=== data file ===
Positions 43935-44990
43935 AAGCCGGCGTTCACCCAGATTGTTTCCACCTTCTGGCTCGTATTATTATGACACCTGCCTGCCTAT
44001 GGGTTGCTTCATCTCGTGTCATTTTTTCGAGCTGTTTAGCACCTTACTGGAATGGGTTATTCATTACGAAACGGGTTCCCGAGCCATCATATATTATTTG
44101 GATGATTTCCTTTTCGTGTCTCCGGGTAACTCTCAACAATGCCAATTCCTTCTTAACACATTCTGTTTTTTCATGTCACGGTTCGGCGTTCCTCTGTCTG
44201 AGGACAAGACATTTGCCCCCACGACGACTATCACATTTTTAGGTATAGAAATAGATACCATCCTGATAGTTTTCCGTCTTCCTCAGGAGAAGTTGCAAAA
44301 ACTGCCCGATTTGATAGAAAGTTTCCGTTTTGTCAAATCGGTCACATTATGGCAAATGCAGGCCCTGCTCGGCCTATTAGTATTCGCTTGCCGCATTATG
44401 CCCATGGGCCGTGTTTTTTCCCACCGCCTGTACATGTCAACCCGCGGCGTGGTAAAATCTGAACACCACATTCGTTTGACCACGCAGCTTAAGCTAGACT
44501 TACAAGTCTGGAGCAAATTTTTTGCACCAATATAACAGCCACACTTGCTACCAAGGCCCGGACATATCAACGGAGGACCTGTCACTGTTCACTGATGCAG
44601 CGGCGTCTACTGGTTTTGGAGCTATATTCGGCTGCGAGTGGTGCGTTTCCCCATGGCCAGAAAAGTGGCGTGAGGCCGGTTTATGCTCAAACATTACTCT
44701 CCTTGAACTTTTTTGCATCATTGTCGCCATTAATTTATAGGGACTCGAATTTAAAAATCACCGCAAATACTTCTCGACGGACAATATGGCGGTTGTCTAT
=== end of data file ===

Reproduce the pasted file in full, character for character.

Positions 43935-44990
43935 AAGCCGGCGTTCACCCAGATTGTTTCCACCTTCTGGCTCGTATTATTATGACACCTGCCTGCCTAT
44001 GGGTTGCTTCATCTCGTGTCATTTTTTCGAGCTGTTTAGCACCTTACTGGAATGGGTTATTCATTACGAAACGGGTTCCCGAGCCATCATATATTATTTG
44101 GATGATTTCCTTTTCGTGTCTCCGGGTAACTCTCAACAATGCCAATTCCTTCTTAACACATTCTGTTTTTTCATGTCACGGTTCGGCGTTCCTCTGTCTG
44201 AGGACAAGACATTTGCCCCCACGACGACTATCACATTTTTAGGTATAGAAATAGATACCATCCTGATAGTTTTCCGTCTTCCTCAGGAGAAGTTGCAAAA
44301 ACTGCCCGATTTGATAGAAAGTTTCCGTTTTGTCAAATCGGTCACATTATGGCAAATGCAGGCCCTGCTCGGCCTATTAGTATTCGCTTGCCGCATTATG
44401 CCCATGGGCCGTGTTTTTTCCCACCGCCTGTACATGTCAACCCGCGGCGTGGTAAAATCTGAACACCACATTCGTTTGACCACGCAGCTTAAGCTAGACT
44501 TACAAGTCTGGAGCAAATTTTTTGCACCAATATAACAGCCACACTTGCTACCAAGGCCCGGACATATCAACGGAGGACCTGTCACTGTTCACTGATGCAG
44601 CGGCGTCTACTGGTTTTGGAGCTATATTCGGCTGCGAGTGGTGCGTTTCCCCATGGCCAGAAAAGTGGCGTGAGGCCGGTTTATGCTCAAACATTACTCT
44701 CCTTGAACTTTTTTGCATCATTGTCGCCATTAATTTATAGGGACTCGAATTTAAAAATCACCGCAAATACTTCTCGACGGACAATATGGCGGTTGTCTAT